7 Exercises for a Posterior Chain Workout
In this section I go over some of the best posterior chain exercises. I recommend finding a way to include some or all of these into your training program and follow the typical principles to achieve better health and fitness (including consistency and progressive overload).
Deadlifts are often called "the king of all exercises" because they work so many muscle groups with one move. Specifically, they train pretty much all of your posterior chain muscles.
To execute a standard deadlift stand upright in front of a barbell with feet hip-width apart and your mid-foot under the bar. Then bend over and grab the bar with the narrowest grip possible with your hands just outside of your legs. Next, bend your knees until your shins touch the bar without moving it. Straighten your lower back. Pull your shoulders back (i.e., lift your chest up). Your whole back must form a straight line. Don't curl your back, otherwise you risk injury.
Take a deep breath, then stand up tall in a controlled way by a hip hinge, which is also referred to as the triple-extension of ankles, knees, and hips. After this lock-out position, return the weight down carefully by moving hips back and bending the knees. Depending on what you are training for you may only want to focus on the concentric part of the move and simply drop the bar at the top.
There are many variations of deadlifts like the sumo deadlift or the Romanian deadlift (RDL) each with their own pros and cons.
The back squat is another all-time classic compound movement that involves a lot of different muscle groups. As opposed to deadlifts, back squats emphasize the lower body slightly more and also incorporate muscles of the anterior chain such as the quadriceps specifically.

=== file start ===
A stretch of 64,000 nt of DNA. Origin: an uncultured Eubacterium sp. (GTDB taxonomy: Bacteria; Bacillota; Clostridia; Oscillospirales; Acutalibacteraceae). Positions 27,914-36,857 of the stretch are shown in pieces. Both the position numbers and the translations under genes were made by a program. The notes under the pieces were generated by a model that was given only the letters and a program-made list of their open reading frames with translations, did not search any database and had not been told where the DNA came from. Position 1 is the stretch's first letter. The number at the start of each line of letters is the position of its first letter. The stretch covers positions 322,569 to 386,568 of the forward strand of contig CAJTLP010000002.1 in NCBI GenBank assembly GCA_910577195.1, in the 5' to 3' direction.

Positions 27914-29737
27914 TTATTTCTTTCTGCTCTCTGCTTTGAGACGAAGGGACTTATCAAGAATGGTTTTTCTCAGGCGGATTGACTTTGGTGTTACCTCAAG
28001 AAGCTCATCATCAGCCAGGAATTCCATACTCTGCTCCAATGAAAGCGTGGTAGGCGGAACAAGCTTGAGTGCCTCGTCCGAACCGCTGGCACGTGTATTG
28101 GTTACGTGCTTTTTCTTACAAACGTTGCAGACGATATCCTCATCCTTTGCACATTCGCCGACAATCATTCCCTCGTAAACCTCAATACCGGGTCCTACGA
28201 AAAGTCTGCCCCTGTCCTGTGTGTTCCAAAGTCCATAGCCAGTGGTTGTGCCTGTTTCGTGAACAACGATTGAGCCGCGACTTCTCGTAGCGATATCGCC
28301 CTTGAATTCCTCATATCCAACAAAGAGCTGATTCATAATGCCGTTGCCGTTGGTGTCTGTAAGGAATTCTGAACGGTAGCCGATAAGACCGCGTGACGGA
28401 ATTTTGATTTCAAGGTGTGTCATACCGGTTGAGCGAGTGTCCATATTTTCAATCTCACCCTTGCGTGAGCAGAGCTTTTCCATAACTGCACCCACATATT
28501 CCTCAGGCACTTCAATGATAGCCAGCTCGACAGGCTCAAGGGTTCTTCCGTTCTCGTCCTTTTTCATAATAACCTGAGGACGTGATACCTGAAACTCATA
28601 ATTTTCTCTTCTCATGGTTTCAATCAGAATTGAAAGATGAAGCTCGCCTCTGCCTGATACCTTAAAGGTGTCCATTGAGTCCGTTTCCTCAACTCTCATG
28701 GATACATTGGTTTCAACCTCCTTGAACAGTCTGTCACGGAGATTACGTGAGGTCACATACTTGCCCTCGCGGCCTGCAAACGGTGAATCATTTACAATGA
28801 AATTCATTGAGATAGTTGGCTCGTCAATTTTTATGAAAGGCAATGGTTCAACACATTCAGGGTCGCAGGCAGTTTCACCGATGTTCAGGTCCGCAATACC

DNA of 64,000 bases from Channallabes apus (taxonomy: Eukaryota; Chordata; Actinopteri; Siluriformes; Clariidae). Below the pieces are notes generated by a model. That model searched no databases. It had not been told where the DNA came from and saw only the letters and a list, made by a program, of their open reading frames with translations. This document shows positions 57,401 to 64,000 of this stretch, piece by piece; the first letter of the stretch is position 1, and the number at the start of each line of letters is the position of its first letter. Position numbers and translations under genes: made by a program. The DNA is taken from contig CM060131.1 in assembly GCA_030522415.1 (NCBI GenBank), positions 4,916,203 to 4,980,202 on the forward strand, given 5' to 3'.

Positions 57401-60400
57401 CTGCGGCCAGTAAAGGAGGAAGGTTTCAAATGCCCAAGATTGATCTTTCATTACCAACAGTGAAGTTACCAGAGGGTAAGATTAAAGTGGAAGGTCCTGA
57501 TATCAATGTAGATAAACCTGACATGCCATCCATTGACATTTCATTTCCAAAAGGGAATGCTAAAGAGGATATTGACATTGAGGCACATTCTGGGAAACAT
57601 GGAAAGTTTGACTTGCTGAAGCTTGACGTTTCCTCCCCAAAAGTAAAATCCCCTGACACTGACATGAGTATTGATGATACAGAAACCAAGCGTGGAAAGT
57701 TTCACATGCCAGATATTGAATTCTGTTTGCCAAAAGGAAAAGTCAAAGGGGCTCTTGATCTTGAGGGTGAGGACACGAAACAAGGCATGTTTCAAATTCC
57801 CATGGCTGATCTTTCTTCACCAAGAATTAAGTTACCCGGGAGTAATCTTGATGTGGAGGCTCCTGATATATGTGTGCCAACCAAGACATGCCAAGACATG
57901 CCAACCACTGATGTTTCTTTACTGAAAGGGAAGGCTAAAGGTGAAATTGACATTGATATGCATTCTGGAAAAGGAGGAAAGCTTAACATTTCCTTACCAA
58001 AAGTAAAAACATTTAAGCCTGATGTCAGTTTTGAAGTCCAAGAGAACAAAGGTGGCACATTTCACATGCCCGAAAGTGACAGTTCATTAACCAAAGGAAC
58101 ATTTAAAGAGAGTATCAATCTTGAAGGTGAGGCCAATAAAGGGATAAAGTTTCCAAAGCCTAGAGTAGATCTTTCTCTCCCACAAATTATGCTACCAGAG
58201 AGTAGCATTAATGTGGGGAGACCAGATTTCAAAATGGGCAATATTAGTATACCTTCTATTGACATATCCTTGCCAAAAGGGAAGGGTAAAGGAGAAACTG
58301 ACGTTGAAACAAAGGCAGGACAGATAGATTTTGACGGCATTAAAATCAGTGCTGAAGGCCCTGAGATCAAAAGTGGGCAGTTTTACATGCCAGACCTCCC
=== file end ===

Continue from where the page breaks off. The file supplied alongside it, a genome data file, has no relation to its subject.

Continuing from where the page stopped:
To execute a back squat you ideally have a barbell available sitting on a squat rack. "Dive under the bar" so that the bar comfortably rests on your shoulders. There is a lot of ongoing discussion about placing the bar higher or lower on your back but that's a topic for another article in its own right. Grab the bar with your hands spread evenly on both sides. Take the bar off the rack.
Then walk back two steps so that the rack is not in your way while squatting down. Place your feet in about shoulder width position with toes slightly pointing out. Tighten your whole core, take a deep breath and hold it. Then squat down by moving your hips back and bending your knees with the weight on your heels. You need to squat down to a depth where your shins and thighs form an angle that is less than 90 degrees. At the bottom position push up to stand up while exhaling.
A kettlebell swing looks easy but it is not straightforward to get the movement pattern right. It's an excellent exercise for power and explosiveness that mainly comes from the hip hinge and thus stimulates your posterior chain really well.
To do a kettlebell swing right, stand with your feet about shoulder-width apart. Grab the handle of the kettlebell with both hands. Keeping your core engaged, back straight, shoulders rolled back and down, and your hamstrings fired. Now start to swing the kettlebell back between your legs. When you reach your end of motion, squeeze your glutes and hamstrings as hard as you can, sending the kettlebell forward through an explosive hip hinge movement. The kettlebell "flies" between your legs all the way up until eye-level. It then swings back down and you repeat the movement.
For more details about the benefits of training with kettlebells check out my article about 5 kettlebell exercises to progress your balance, strength, and cardio.
Lunges are a posterior chain building exercise that can be executed very easily. Start by standing upright with your feet hip-width apart. Then step forward with your left leg into a lunge position. Make sure your right knee gently touches the floor for full range of motion. Then step back with your left leg into your starting position by pushing through your left heel. Then repeat the same movement pattern with your right leg.